What now for the European Union’s most challenged and compromised democracy? The scale of Viktor Orbán’s fourth consecutive election victory in Hungary was crushing, comprehensive and unexpected. Faced for the first time with a united opposition alliance that put internal differences aside, predictions of a close race – or at least a competitive one – were confounded. On a high turnout, Mr Orbán’s Fidesz party actually won a greater number of seats than it held previously while Péter Márki-Zay, the opposition’s candidate for prime minister, failed even to win the local constituency he was contesting. Once again, resistance to Mr Orbán’s brand of authoritarian, conservative nationalism was largely confined to Budapest and other urban centres.
This is a result that will be mourned in Brussels and celebrated in the Kremlin. After pledging to keep Hungary out of the confrontation between the liberal west and Vladimir Putin’s Russia over Ukraine, Mr Orbán has a mandate to obstruct and disrupt EU attempts to impose further sanctions on Moscow. At a time when European unity is paramount, that is a problem that western leaders can do without. But at a still more fundamental level, the EU faces the acute dilemma of how to deal with a member state in which democratic norms have been flouted to such an extent that Mr Orbán’s autocratic rule appears unassailable.
Mr Márki-Zay did not fight a good campaign, as the opposition alliance failed to gel. But as he pointed out in a crestfallen election night address, this was anything but a fair political fight. During the course of 12 years in power, Mr Orbán has dismantled checks and balances to the extent that a proper hearing for opposition voices is now impossible in Hungary. Brazen gerrymandering of electoral districts – and a huge disparity in campaign resources – have grotesquely skewed the political map in favour of Fidesz. In 2018 the Organization for Security and Co-operation in Europe described the country’s elections as “free but not fair”.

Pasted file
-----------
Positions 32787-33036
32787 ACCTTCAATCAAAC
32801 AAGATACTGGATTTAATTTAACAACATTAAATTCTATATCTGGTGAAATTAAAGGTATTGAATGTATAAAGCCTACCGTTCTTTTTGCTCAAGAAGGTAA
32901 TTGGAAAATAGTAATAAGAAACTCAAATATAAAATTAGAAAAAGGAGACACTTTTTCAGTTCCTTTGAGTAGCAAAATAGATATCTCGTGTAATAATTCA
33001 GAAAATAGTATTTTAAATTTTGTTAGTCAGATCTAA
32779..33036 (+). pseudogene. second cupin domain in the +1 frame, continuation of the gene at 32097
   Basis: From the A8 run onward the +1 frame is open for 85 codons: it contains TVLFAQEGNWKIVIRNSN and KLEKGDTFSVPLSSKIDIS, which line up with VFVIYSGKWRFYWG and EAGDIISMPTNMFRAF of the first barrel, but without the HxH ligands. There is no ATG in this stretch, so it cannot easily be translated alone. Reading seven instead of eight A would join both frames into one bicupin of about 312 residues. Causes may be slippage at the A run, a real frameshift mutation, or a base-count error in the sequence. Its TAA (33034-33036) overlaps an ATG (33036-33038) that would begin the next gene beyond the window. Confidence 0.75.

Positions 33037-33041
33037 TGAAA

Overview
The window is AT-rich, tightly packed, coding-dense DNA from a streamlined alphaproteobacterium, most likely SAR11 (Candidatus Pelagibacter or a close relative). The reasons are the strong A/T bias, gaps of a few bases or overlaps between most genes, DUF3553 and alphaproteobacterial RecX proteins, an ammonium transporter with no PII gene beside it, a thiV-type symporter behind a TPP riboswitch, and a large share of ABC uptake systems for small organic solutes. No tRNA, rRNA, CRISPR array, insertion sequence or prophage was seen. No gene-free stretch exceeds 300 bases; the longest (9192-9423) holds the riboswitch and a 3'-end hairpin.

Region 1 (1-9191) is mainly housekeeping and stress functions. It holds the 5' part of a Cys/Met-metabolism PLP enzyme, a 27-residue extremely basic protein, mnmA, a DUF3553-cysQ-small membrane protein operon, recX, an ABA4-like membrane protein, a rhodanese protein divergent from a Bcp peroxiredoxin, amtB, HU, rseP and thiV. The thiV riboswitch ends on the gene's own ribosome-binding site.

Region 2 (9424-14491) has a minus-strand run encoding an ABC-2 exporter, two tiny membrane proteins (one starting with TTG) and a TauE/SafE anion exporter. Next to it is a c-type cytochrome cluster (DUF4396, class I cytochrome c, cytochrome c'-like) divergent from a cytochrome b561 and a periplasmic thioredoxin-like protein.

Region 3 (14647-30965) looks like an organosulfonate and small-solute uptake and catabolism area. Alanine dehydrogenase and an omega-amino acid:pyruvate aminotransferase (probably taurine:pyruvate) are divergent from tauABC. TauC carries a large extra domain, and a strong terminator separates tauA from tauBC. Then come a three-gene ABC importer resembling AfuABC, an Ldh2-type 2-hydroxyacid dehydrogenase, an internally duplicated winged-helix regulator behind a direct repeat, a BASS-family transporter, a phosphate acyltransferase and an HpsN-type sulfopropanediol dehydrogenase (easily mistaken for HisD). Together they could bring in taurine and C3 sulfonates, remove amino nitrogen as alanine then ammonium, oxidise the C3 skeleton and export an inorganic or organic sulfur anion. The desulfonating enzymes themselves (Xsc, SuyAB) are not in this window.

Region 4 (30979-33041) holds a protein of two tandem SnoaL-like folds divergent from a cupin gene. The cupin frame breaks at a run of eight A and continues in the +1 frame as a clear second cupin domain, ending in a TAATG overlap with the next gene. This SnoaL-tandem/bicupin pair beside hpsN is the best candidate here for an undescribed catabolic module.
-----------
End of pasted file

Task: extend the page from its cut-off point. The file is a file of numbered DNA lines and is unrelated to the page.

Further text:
Independent media have been forced out of business or taken over by government-friendly buyers, while state media barely go through the motions of presenting a balanced debate. Last month, one state television channel broadcast a 30-minute address by Mr Orbán nine times in the space of 24 hours. By contrast, Mr Márki-Zay was granted a total of five minutes’ airtime on state television during the election campaign. A corrupt clientelism, partly financed through EU funds, has made Mr Orbán’s friends and allies rich and entrenched his oppressive influence across civil society.
Confronted with a member state that risks becoming a democracy in name only – and where political opposition from within faces unacceptable obstacles – pressure from without must be more robustly exerted. The EU has frozen Covid recovery fund payments to Hungary, amounting to 5% of GDP, over corruption concerns. In the absence of a genuine commitment to reform in Budapest, that money should not be forthcoming. Brussels should also make it clear to Mr Orbán that a new law tying EU funds to compliance with democratic norms will be rigorously enforced. Belatedly, it must be made clear that a substantial price will be paid for treating the basic principles of EU membership with contempt. After the polls closed, Mr Orbán exulted at a win “so big that you can see it from the moon, and you can certainly see it from Brussels”. The EU should not allow him the last word.